More on DataSpii: How extensions hide their data grabs—and how they’re discovered

More on DataSpii: How extensions hide their data grabs—and how they’re discovered

Enlarge / You can trust us! (credit: Irakli Kalandarishvili / EyeEm / Getty)

In our 5,000 word piece on “DataSpii,” we explained how researcher Sam Jadali spent tens of thousands of dollars investigating the murky Internet ecosystem of browser extensions that collect and share your Web history. Those histories could end up at sites like Nacho Analytics, where they can reveal personal or corporate data.

Here, we want to offer more detail for the technically curious reader on exactly how these browser extensions work—and how they were discovered.

Obscurity

Discovering which browser extensions were responsible for siphoning up this data was a months-long task. Why was it so difficult? In part because the browser extensions appeared to obscure exactly what they were doing. Both Hover Zoom and SpeakIt!, for instance, waited more than three weeks after installation on Jadali’s computers to begin collection. Then, once collection started, it was carried

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My browser, the spy: How extensions slurped up browsing histories from 4M users

My browser, the spy: How extensions slurped up browsing histories from 4M users

Enlarge (credit: Aurich Lawson / Getty)

When we use browsers to make medical appointments, share tax returns with accountants, or access corporate intranets, we usually trust that the pages we access will remain private. DataSpii, a newly documented privacy issue in which millions of people’s browsing histories have been collected and exposed, shows just how much about us is revealed when that assumption is turned on its head.

DataSpii begins with browser extensions—available mostly for Chrome but in more limited cases for Firefox as well—that, by Google’s account, had as many as 4.1 million users. These extensions collected the URLs, webpage titles, and in some cases the embedded hyperlinks of every page that the browser user visits. Most of these collected Web histories were then published by a fee-based service called Nacho Analytics, which markets itself as “God mode for the Internet” and uses the tag line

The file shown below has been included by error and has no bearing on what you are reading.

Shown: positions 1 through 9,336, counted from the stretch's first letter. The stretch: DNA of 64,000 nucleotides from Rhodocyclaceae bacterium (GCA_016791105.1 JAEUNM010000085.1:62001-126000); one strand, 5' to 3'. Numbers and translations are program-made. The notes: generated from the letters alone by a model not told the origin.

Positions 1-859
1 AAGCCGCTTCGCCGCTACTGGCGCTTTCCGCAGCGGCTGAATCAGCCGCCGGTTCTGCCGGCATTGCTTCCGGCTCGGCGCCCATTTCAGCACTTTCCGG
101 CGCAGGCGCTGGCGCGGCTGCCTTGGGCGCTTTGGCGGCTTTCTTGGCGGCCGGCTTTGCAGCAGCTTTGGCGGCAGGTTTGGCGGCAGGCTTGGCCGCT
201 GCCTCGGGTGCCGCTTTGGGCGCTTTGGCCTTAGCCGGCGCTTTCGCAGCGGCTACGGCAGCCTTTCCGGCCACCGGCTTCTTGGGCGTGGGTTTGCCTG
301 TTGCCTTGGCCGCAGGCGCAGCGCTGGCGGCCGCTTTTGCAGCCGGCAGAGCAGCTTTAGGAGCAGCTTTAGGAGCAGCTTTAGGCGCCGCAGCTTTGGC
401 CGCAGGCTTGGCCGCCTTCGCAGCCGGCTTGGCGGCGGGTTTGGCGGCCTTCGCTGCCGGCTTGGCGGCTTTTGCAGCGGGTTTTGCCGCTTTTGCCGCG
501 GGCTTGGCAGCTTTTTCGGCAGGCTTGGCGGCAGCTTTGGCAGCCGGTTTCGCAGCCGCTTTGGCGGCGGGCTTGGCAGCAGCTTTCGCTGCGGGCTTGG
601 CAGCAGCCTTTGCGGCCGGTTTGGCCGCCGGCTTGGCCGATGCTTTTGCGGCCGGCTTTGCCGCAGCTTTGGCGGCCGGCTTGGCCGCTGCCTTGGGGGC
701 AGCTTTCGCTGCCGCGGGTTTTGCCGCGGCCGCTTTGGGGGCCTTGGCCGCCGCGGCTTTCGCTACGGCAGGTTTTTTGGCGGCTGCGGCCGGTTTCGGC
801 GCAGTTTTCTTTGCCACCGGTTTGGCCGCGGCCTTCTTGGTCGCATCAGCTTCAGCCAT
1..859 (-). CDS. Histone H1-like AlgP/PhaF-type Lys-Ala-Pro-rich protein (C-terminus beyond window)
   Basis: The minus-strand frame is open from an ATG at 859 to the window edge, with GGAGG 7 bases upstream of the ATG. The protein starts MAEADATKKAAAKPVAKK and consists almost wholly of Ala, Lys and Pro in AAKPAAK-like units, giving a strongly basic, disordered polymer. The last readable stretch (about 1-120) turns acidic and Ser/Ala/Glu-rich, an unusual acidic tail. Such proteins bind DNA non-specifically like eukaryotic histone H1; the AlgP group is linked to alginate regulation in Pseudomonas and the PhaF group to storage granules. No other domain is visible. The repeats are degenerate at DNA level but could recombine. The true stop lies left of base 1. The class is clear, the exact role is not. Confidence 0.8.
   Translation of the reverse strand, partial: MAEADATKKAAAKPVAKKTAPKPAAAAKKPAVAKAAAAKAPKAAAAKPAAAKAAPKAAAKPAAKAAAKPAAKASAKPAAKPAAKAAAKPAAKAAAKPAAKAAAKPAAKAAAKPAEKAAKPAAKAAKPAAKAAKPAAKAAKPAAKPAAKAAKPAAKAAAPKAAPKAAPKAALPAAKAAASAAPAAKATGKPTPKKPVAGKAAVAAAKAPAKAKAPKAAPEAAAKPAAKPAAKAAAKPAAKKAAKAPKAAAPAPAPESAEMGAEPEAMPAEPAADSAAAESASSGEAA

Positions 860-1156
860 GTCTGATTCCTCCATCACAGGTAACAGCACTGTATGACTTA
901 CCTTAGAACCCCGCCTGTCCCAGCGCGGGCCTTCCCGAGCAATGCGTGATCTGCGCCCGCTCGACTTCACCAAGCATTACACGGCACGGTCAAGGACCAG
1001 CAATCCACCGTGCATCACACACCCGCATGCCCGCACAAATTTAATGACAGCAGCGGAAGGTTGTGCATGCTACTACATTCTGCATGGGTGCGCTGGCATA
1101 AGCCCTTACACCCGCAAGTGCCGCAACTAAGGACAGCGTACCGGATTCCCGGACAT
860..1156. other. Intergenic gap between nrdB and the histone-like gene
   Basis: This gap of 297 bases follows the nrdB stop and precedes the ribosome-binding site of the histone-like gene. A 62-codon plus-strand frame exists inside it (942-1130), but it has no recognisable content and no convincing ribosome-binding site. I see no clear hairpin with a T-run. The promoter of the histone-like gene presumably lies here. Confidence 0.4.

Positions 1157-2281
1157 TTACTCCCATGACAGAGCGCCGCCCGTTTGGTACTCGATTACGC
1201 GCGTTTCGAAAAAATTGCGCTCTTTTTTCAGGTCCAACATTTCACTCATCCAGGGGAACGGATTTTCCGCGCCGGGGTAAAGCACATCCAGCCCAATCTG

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Silent Mac update nukes dangerous webserver installed by Zoom

Silent Mac update nukes dangerous webserver installed by Zoom

Enlarge (credit: Kena Betancur/Getty Images)

Apple said it has pushed a silent macOS update that removes the undocumented webserver that was installed by the Zoom conferencing app for Mac.

The webserver accepts connections from any device connected to the same local network, a security researcher disclosed on Monday. The server continues to run even when a Mac user uninstalls Zoom. The researcher showed how the webserver can be abused by people on the same network to force Macs to reinstall the conferencing app. Zoom issued an emergency patch on Tuesday in response to blistering criticism from security researchers and end users.

Apple on Wednesday issued an update of its own, a company representative speaking on background told Ars. The update ensures the webserver is removed—even if users have uninstalled Zoom or haven’t installed Tuesday’s update. Apple delivered the silent update automatically, meaning there was no notification or action